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Dynamic human and avatar facial expressions elicit differential brain responses


Kegel, Lorena Chantal; Brugger, Peter; Frühholz, Sascha; Grünwald, Thomas; Hilfiker, Peter; Kohnen, Oona; Loertscher, Miriam L; Mersch, Dieter; Rey, Anton; Sollfrank, Teresa; Steiger, Bettina K; Sternagel, Joerg; Weber, Michel; Jokeit, Hennric (2020). Dynamic human and avatar facial expressions elicit differential brain responses. Social Cognitive and Affective Neuroscience, 15(3):303-317.

Abstract

Computer-generated characters, so-called avatars, are widely used in advertising, entertainment, human-computer interaction or as research tools to investigate human emotion perception. However, brain responses to avatar and human faces have scarcely been studied to date. As such, it remains unclear whether dynamic facial expressions of avatars evoke different brain responses than dynamic facial expressions of humans. In this study, we designed anthropomorphic avatars animated with motion tracking and tested whether the human brain processes fearful and neutral expressions in human and avatar faces differently. Our fMRI results showed that fearful human expressions evoked stronger responses than fearful avatar expressions in the ventral anterior and posterior cingulate gyrus, the anterior insula, the anterior and posterior superior temporal sulcus, and the inferior frontal gyrus. Fearful expressions in human and avatar faces evoked similar responses in the amygdala. We did not find different responses to neutral human and avatar expressions. Our results highlight differences, but also similarities in the processing of fearful human expressions and fearful avatar expressions even if they are designed to be highly anthropomorphic and animated with motion tracking. This has important consequences for research using dynamic avatars, especially when processes are investigated that involve cortical and subcortical regions.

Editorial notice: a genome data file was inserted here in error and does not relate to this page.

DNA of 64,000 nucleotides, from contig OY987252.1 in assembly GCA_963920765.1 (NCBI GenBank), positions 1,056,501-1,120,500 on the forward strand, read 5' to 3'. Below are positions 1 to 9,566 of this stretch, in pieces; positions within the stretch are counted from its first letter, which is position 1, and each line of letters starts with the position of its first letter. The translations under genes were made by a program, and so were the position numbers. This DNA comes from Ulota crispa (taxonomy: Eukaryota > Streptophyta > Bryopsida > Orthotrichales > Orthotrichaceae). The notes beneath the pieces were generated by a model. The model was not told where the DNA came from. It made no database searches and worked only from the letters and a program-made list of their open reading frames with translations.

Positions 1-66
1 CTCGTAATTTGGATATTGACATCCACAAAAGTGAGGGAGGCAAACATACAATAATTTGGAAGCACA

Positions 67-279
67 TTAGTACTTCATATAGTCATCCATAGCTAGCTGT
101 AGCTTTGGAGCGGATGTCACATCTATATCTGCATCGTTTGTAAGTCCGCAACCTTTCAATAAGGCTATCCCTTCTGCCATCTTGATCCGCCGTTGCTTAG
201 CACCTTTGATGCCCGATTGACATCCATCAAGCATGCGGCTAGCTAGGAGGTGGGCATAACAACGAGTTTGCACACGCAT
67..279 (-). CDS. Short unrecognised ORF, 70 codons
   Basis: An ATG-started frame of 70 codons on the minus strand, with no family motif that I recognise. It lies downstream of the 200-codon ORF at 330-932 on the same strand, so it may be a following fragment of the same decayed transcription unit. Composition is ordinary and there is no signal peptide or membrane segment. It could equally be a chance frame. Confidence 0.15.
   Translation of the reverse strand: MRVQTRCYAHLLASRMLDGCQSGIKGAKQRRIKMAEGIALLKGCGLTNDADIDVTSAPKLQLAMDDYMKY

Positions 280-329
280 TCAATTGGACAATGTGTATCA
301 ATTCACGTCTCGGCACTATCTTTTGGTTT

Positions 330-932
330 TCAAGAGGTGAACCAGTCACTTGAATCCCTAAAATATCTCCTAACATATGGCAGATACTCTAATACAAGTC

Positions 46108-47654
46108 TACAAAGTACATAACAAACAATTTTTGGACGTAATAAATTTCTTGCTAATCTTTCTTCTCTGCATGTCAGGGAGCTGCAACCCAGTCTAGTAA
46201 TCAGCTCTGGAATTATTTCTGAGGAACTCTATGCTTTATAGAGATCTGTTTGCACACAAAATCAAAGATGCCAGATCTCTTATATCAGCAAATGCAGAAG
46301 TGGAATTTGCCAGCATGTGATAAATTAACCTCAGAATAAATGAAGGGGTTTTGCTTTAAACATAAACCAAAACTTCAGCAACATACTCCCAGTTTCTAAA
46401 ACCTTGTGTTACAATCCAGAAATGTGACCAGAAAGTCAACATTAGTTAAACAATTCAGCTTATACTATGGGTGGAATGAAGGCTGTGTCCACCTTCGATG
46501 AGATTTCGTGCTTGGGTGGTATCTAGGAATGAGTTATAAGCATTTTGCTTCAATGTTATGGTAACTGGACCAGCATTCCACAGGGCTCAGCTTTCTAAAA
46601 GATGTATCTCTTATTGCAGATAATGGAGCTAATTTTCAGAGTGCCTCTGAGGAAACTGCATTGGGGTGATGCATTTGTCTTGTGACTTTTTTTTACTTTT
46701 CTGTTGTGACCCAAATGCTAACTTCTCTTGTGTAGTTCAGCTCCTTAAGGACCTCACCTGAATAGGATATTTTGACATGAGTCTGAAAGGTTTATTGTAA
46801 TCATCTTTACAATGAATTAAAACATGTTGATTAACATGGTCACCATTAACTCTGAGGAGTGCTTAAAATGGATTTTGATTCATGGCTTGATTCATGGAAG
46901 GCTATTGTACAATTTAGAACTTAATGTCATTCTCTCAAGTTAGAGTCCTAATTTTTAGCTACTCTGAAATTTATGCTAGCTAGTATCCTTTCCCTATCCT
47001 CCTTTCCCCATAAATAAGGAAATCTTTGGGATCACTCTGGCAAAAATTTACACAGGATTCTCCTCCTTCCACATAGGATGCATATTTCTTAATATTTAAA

Abstract

Computer-generated characters, so-called avatars, are widely used in advertising, entertainment, human-computer interaction or as research tools to investigate human emotion perception. However, brain responses to avatar and human faces have scarcely been studied to date. As such, it remains unclear whether dynamic facial expressions of avatars evoke different brain responses than dynamic facial expressions of humans. In this study, we designed anthropomorphic avatars animated with motion tracking and tested whether the human brain processes fearful and neutral expressions in human and avatar faces differently. Our fMRI results showed that fearful human expressions evoked stronger responses than fearful avatar expressions in the ventral anterior and posterior cingulate gyrus, the anterior insula, the anterior and posterior superior temporal sulcus, and the inferior frontal gyrus. Fearful expressions in human and avatar faces evoked similar responses in the amygdala. We did not find different responses to neutral human and avatar expressions. Our results highlight differences, but also similarities in the processing of fearful human expressions and fearful avatar expressions even if they are designed to be highly anthropomorphic and animated with motion tracking. This has important consequences for research using dynamic avatars, especially when processes are investigated that involve cortical and subcortical regions.

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Additional indexing

Item Type:Journal Article, refereed, original work
Communities & Collections:04 Faculty of Medicine > University Hospital Zurich > Clinic for Neurology
06 Faculty of Arts > Institute of Psychology
04 Faculty of Medicine > Psychiatric University Hospital Zurich > Clinic for Psychiatry, Psychotherapy, and Psychosomatics
Dewey Decimal Classification:150 Psychology
Scopus Subject Areas:Social Sciences & Humanities > Experimental and Cognitive Psychology
Life Sciences > Cognitive Neuroscience
Language:English
Date:19 May 2020
Deposited On:10 Nov 2020 17:33
Last Modified:24 May 2024 01:41
Publisher:Oxford University Press
ISSN:1749-5016
OA Status:Gold
Free access at:PubMed ID. An embargo period may apply.
Publisher DOI:https://doi.org/10.1093/scan/nsaa039
PubMed ID:32232359
  • Content: Published Version
  • Language: English
  • Licence: Creative Commons: Attribution 4.0 International (CC BY 4.0)